HONG KONG—Chinese lawmakers are drafting a new state secrets law that will, if passed, require Internet service providers to release information about anyone who uses their networks to leak sensitive material.
“They want to use the this law to force telecommunications and Internet companies to cooperate with the Chinese authorities in exposing the identities of people leaking state secrets,” said Vincent Brossel of the Paris-based press freedom group, Reporters Without Borders.
The proposed new law will eventually replace the current State Secrets Law, which took effect May 1, 1989.
The law is largely being updated to cater to controls of information online, and will affect netizens, Internet service providers, and cybercafes across the country, which will be required to report anyone found to be leaking a "state secret" online.
“The Chinese government has always put pressure on telecoms and Internet companies to provide the authorities with details of dissidents and journalists,” Brossel said through a Mandarin interpreter.
The amendment was submitted Monday to the Standing Committee of the National People’s Congress, China’s legislature, for a third reading, the final step before it would become law.
Broad definition of ‘state secrets’
The draft defines a state secret as information that would damage China’s security or interests in political, economic, defense, and other areas, if it were disclosed.
U.S.-based Internet analyst Li Hongkuan said the authorities are hoping to enshrine in law existing controls on online information.
“The real meaning is something of an international public relations exercise,” Li said.
“This will stop the mouths of some democratic countries like the United States, because China will be able to refute [their criticisms] by saying that what they are doing is legal.”
He said Beijing has engaged in a steady legislative program in recent years that seems aimed at fending off criticism of its human rights record from overseas activists and politicians.
But Li added: “The people who will really be hurt by these measures on the part of the Chinese Communist Party are not the rights activists, but ordinary people.”
One government Web site this week posted a broad definition of what constitutes a commercial secret—listing information related to strategic plans, mergers, equity trades, stock listings, reserves, production, procurement, management, finances, negotiations, joint venture investments, and technology transfers.
The story has received coverage in state-run media, with the online version of the Communist Party’s People’s Daily (Renminwang) running a story about the debate in which legislators lashed out at vague wording in the draft.
“This draft is much better than the last, but there are still some important problems,” National People’s Congress (NPC) delegate Zhu Yongxin told the drafting committee.
“The problem of a too-broad and too-loose definition of what constitutes a state secret has still not been resolved,” he was quoted by Renminwang as saying.
NPC delegate Xu Zhenchao said the law could limit people’s access to legitimate information.
“When a sensitive issue arises, the people are going to want to understand the situation, but the result is that the relevant departments are refusing them on the grounds that it constitutes a state secret,” Renminwang quoted him as saying.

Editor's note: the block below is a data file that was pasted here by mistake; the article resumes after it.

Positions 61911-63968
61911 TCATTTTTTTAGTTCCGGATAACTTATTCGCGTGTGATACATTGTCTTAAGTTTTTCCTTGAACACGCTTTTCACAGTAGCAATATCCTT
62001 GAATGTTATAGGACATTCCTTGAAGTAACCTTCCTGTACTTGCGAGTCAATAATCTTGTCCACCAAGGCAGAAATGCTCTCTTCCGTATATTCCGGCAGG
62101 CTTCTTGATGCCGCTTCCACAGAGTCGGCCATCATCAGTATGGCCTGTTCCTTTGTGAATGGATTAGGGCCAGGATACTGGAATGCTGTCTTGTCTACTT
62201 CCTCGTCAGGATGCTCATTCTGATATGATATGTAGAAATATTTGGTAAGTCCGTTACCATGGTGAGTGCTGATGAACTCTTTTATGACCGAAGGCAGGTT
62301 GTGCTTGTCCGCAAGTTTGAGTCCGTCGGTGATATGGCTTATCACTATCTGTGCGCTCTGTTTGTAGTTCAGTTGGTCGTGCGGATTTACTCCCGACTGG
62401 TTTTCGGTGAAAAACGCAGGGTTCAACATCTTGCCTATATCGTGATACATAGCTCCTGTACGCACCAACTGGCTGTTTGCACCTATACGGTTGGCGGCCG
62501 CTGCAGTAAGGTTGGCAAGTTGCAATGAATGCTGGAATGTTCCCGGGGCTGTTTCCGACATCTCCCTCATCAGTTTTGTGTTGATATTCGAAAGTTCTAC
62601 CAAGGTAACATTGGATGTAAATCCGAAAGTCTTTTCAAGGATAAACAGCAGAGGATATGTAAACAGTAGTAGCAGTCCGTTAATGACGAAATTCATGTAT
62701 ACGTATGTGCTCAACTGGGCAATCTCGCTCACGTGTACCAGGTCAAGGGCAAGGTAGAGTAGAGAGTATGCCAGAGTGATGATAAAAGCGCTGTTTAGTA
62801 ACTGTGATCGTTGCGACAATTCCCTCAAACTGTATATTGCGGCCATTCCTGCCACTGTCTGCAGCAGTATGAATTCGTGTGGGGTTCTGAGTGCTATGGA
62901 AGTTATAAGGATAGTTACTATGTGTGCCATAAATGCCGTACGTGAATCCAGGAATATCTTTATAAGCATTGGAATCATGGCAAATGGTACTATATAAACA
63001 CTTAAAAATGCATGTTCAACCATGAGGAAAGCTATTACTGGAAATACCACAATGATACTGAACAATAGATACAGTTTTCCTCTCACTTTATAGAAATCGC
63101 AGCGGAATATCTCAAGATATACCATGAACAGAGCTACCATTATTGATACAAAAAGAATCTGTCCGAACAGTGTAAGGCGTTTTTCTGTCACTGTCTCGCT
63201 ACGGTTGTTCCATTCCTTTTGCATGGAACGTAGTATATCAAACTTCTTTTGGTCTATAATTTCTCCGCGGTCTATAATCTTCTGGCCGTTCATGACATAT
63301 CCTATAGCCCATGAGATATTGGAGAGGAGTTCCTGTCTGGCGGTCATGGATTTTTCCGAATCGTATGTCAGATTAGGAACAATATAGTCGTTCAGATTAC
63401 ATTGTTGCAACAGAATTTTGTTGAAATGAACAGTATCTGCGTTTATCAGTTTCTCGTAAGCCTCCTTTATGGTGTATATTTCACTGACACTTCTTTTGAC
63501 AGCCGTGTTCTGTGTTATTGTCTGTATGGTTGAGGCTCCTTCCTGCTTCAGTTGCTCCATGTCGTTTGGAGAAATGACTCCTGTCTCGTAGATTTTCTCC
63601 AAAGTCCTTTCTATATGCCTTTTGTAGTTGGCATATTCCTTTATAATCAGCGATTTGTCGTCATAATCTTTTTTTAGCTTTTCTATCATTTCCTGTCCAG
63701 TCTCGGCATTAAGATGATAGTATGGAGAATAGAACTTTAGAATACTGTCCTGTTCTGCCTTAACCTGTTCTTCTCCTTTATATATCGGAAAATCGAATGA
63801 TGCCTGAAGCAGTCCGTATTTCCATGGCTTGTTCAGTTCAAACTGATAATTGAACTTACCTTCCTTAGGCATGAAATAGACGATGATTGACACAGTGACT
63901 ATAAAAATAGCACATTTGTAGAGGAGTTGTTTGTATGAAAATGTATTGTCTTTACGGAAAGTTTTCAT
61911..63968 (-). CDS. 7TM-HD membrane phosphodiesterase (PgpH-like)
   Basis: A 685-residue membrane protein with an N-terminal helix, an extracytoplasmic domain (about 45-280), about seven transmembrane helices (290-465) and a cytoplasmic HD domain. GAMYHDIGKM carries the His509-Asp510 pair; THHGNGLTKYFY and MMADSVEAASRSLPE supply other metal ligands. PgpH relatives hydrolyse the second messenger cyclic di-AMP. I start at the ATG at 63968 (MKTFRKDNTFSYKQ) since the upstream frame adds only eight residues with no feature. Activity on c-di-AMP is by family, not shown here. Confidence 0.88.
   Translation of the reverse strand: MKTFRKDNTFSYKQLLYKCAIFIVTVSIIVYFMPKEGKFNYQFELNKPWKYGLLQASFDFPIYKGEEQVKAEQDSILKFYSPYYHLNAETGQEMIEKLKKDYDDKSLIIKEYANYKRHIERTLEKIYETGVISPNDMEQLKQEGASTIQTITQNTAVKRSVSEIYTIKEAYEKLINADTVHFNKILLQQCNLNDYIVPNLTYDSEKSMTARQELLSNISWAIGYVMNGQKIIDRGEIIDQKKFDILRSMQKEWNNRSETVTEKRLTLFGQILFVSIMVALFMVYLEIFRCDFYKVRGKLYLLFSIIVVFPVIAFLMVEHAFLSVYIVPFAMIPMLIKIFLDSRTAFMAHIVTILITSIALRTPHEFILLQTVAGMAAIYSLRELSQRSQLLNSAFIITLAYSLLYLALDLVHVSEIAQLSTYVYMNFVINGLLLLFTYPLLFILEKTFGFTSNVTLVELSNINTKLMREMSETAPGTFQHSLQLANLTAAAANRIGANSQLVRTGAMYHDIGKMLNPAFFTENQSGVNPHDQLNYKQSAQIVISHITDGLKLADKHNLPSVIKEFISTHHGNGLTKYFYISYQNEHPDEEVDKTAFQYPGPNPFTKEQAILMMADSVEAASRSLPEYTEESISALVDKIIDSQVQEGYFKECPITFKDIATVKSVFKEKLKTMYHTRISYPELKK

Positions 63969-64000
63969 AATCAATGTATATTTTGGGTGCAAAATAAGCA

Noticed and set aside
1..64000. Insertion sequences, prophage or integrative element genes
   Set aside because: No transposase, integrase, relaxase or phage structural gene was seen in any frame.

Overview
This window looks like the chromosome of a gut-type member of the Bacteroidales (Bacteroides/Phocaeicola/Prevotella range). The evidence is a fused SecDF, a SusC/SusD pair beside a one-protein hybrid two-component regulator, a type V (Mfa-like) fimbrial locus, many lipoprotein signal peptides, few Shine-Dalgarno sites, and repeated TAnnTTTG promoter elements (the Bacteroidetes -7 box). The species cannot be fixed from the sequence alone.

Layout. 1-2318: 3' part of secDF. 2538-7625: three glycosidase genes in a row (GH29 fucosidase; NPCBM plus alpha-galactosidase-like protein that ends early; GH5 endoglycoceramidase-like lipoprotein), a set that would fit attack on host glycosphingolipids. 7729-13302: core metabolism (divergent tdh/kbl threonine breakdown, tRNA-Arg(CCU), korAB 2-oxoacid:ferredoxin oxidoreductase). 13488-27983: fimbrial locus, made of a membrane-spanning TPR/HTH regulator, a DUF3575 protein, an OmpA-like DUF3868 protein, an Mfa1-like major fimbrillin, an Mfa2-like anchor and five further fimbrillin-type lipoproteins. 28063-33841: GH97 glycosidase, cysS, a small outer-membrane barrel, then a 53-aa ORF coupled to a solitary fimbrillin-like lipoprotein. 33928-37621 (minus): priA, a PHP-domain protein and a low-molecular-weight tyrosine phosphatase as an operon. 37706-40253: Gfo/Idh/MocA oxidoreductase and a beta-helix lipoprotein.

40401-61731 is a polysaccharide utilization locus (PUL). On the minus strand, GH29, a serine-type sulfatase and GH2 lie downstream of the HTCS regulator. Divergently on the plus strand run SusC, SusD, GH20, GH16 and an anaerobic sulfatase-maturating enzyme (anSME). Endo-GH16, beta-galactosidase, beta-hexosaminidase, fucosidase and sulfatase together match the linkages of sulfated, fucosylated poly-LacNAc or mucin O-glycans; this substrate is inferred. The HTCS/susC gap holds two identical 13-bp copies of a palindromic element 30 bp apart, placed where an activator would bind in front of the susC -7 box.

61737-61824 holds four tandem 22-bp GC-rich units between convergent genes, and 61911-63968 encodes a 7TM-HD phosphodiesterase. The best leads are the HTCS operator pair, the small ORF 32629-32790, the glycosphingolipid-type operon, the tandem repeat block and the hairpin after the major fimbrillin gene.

A third delegate, Gu Shengzu, was quoted as saying that the relationship between the state secrets law and an open and transparent government is “difficult to manage.”
According to Renminwang, Gu warned that if the distinction between what is, and is not, a state secret, is left up to individual departments and companies, they will say some things are secret which are not, and allow some things out which are.
They are also likely to want to keep some information secret that is illegal not to make public, he added.
Sichuan-based artist and online activist Ai Weiwei also said the new draft legislation was vague about what a state secret was.
Ai said China was no longer at war, and that ordinary people weren't likely to come across secret material anyway.
China habitually uses state security and state secrecy charges to imprison people who air unpopular political views online, or who give information to journalists that would otherwise be censored by online filters, blocks, and top-down directives.
Authorities in the troubled northwestern region of Xinjiang sentenced Uyghur Christian pastor Alimujiang Yimiti to a 15-year jail term for allegedly “providing state secrets to overseas organizations” last October.
Sichuan-based rights activist Huang Qi was convicted of “illegally possessing state secrets” by the Wuhou District Court and sentenced to three years in prison in November after he tried to investigate the collapse of school buildings in a devastating 2008 earthquake.
In 2005 a Chinese journalist was sentenced to 10 years in prison for violating “state secrets” laws after authorities obtained information from Yahoo about an e-mail he sent that related to a confidential government document.
Original reporting in Mandarin by Xi Wang and in Cantonese by Bat Zimuk. Mandarin service director: Jennifer Chou. Cantonese service director: Shiny Li. Translated and written for the Web in English by Luisetta Mudie. Edited by Sarah Jackson-Han.